What States Do The Smoky Mountains Run Through?

The Smoky Mountain park area is home to a fascinatingly bio-diverse set of mountains, rivers, and valleys. If you’re seeking information about this mountain range, then you’ve come to the right place!

In today’s article, not only will we explore “what states do the Smoky Mountains run through?”, but we’ll also answer some common questions and unravel a bunch of intriguing facts about these natural beauties.

What States do the Smoky Mountains Run Through?

The Great Smoky Mountains run through 2 states: Tennessee and North Carolina. 

The Smoky Mountains make up the western segment of the Appalachian Mountains, particularly extending across eastern Tennessee and western North Carolina in the United States. More closely, they reside between Knoxville, Tennessee, and Asheville, North Carolina, blending into the Blue Ridge Mountain.

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Why Are the Smoky Mountains called that?

The Smoky Mountain National Park during autumn season

The Smoky Mountains got their name from the mesmerizing mist or blue haze that envelopes the parameter of mountains, caused by the interaction between the thick vegetation and the moist environment of waterfalls and streams.

The Cherokee called the Smoky Mountains area “Shaconage” (Sha-co-na-qe), which means the “place of blue smoke”.

What Area do the Smoky Mountains Cover?

The National Park of the Great Smoky Mountains stretches over an area of about 245,000 acres in Tennessee and 277,000 acres in North Carolina. This adds up to a total of around 522,000 acres, which equals more than 800 square miles.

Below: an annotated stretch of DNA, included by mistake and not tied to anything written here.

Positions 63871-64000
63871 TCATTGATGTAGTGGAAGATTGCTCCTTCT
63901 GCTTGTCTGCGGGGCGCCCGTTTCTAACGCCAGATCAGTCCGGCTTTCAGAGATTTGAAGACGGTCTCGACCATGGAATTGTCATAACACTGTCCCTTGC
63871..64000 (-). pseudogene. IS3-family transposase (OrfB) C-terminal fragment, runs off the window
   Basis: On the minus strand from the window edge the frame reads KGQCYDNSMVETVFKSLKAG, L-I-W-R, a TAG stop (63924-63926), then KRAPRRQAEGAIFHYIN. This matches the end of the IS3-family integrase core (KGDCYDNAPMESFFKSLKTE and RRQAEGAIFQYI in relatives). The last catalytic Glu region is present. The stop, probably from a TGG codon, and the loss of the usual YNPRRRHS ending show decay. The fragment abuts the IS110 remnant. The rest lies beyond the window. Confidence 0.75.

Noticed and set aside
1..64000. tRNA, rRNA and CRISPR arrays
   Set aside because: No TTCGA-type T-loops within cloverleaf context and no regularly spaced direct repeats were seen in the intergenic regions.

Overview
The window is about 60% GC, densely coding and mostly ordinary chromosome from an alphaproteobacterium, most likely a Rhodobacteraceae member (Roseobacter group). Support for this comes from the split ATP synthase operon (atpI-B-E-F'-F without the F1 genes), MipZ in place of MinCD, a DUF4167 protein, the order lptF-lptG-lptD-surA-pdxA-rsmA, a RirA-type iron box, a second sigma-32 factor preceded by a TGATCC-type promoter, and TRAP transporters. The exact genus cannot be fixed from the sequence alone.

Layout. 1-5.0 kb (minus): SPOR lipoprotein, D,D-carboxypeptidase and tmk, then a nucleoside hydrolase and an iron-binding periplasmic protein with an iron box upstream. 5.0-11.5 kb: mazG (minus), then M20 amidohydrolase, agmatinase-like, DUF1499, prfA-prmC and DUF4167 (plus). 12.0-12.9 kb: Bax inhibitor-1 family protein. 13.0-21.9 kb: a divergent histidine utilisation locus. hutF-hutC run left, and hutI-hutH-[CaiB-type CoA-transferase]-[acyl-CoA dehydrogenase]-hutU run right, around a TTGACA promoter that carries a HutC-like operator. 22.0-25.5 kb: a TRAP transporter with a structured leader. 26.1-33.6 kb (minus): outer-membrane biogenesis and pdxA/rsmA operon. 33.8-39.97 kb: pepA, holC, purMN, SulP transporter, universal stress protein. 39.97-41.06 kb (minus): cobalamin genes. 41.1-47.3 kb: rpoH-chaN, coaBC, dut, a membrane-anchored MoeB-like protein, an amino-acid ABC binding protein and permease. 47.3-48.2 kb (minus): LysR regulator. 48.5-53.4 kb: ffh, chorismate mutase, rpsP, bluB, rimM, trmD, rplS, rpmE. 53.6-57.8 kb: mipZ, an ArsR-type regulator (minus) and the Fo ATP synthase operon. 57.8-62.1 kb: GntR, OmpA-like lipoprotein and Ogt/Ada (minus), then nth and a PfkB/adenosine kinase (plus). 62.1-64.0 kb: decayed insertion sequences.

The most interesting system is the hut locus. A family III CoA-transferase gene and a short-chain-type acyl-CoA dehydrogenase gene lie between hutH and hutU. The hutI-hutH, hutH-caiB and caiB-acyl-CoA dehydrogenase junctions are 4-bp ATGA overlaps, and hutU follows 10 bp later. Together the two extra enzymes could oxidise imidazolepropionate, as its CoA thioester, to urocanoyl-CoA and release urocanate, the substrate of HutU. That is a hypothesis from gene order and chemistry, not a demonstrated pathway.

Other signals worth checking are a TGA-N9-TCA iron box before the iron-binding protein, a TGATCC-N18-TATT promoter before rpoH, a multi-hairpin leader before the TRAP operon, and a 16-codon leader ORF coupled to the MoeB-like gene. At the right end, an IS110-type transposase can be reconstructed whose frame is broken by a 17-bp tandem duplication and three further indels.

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What is the Highest Point in the Smoky Mountains?

The highest part of the Smoky Mountain resides inside the Great Smoky Mountains National Park (a UNESCO World Heritage site). It includes Clingmans Dome that extends to a height of 6,643 feet (2,025 meters) -which is the highest summit in Tennessee-, as well as Mounts Chapman, Guyot, Le Conte, Collins, and Kephart — all of which stand at elevations more than 6,000 feet (1,830 meters).

Roads and Hiking Trails in the Smoky Mountains

View of a family and the overlooking view of Smoky Mountains

The Great Smoky Mountains National Park features roadways of length about 400 miles, the majority of which are paved. One of the roads that pass through the mountains (32 miles long) represents a connection between Gatlinburg, Tennessee, and Cherokee, North Carolina.

The Newfound Gap Road includes a variety of picnic areas, mountain streams, and scenic views. For hikers, more than 800 miles are available for exploration. The park has several round-trip hiking trails stretching anywhere from 3,000 feet to 16 miles.

Waterfalls in the Smoky Mountains

The Smoky Mountains and the park enclosing the area contain many waterfalls that you can drive or hike. Here are a few examples of the most impressive waterfalls you can see in the Smoky Mountain Area: